'Doctor Who': 10 Things You May Not Know About 'The Time of Angels'

With "The Time of Angels" Steven Moffat took quite a gamble by bringing back two of his best-loved Doctor Who creations: the Weeping Angels and River Song. In reintroducing them to the Doctor, both at the same time, he risks diluting their impact on fans, especially given that "Blink" is widely regarded as one of the best Doctor Who stories of all time, and River Song was already one of the most beloved characters after her one appearance. That's a high stakes game, and even more so when you consider this is only his fourth story as Doctor Who showrunner.

Thanks to some inspiration from his favorite science fiction movie franchise, his gamble paid off handsomely.

Here are some things to keep an Angel eye out for, the next time you watch:

(The episode is available on iTunes and Amazon.)

This was the first story to be filmed for Season Four, and as such, this episode contains the first scenes of the Eleventh Doctor in his new incarnation, with his new companion (who had only recently been renamed Amy Pond, changed from Lucy Sparrow). If you look closely at Matt Smith's hair, you can see it is at least two different lengths during the episode.

When writing the story, Steven Moffat decided to model it on Aliens, the more gung-ho and soldier-packed sequel to the more somber Alien. In a blog for the BBC, he described Aliens as "the best conceived movie sequel ever," and used it as a way to prevent the return of the Weeping Angels suffering from a form of diminishing returns:

"Good Doctor Who monsters have to come back — it's a rule. But my feeling is that you always have to bring back a monster and do something different with it. So although Blink was a very popular episode, it was also a very spooky, cerebral episode. These Weeping Angels episodes are really the polar opposite, these are like a big action movie — albeit an action movie with bad guys that can't actually move! It's a very different feeling."

The script has no mention of River Song landing on top of the Doctor when she enters the TARDIS from the escape hatch of the Byzantium. That moment of physical comedy was Matt Smith's idea, and proved quite tricky to shoot.

The Alfava Metraxis scenes, next to the Byzantium, were filmed at Southerndown beach, Vale of Glamorgan, better known to Whovians as Bad Wolf Bay.

The moment where an over-cocky Doctor rips a strap off the ceiling of the inside of the small ship was derived from a real moment, when Matt Smith did exactly the same thing. The team liked it so much they reshot it.

The dazed security guard who had fallen prey to River Song's lipstick was played by the British rapper Mike Skinner, who recorded and released music as The Streets. Adam Smith, who directed this episode, had previously made pop videos for the band and knew he had the right look for the part.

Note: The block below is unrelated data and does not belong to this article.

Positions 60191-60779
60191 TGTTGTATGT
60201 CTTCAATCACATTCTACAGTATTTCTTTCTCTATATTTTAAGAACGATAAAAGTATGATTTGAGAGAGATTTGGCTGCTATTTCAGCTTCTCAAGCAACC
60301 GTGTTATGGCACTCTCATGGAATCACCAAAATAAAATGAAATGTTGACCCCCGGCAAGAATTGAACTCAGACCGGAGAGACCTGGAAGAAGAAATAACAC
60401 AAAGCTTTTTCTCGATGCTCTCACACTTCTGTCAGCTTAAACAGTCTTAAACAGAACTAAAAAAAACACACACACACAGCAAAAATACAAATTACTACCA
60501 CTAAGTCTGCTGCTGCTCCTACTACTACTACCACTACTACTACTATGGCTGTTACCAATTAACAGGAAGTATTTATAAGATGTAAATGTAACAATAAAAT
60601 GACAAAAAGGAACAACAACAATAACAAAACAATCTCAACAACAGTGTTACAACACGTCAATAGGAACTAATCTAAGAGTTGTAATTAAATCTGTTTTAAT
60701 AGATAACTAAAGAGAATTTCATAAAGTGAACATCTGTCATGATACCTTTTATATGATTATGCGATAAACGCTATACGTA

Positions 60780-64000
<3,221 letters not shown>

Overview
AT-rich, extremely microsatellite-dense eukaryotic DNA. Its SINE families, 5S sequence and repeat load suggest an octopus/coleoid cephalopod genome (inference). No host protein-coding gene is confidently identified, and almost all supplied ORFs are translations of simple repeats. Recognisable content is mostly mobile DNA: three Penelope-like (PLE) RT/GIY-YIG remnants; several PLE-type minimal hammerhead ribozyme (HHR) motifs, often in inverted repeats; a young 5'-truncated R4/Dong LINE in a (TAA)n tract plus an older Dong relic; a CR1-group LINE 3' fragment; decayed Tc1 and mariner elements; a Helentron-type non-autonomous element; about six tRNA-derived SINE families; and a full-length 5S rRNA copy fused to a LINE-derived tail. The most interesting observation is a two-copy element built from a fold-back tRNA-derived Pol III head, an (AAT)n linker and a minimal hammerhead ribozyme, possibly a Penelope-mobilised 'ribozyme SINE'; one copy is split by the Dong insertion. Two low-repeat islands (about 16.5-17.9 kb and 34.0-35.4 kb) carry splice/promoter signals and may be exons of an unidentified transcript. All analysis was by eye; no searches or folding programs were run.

According to the DVD commentary for this episode, the segment where River Song flies the TARDIS, complete with the complaint that the Doctor leaves the brakes on — a firm fan favorite — was added at the last minute as, due to heavy rainfall, three pages of the script had had to be abandoned at the beach location used for the scenes when the Doctor, Amy and River first arrive next to the Byzantium.

The scene in which the Doctor visits a museum to look for historical errors is a callback to "An Unearthly Child," the very first episode of Doctor Who, where Susan Foreman, the Doctor's granddaughter, does the same thing with her history text books.

Similarly, when the Doctor rushes to leave the TARDIS without checking the environment outside, it's a reference to a similar scene in "The Power of the Daleks" when the Second Doctor, who has only just regenerated, is stopped by a confused Ben and Polly who try and stop him because he hasn't checked where they've landed. His reply: "Oxygen density 172, radiation nil, temperature 86, strong suggestion of mercury deposits. Satisfied, Ben? Now, are you two coming or are you not?"

There was a bit of a problem around the last seconds of this story when it was first broadcast in the U.K. As is common practise in TV, a likeable cartoon ident for the next show appeared at the bottom of the screen. It was the talent show Over the Rainbow, hosted by Graham Norton.

Trouble is, the end of this episode is a cliffhanger:


And what British viewers saw, during that intense speech, was this:

[caption id="attachment_394207" align="aligncenter" width="500"](Photo: BBC) (Photo: BBC)[/caption]

Which caused enough fan kickback it was even reported on BBC News. Graham Norton later joked about the situation:


NEXT: 10 Things You May Not Know About ‘Flesh and Stone’

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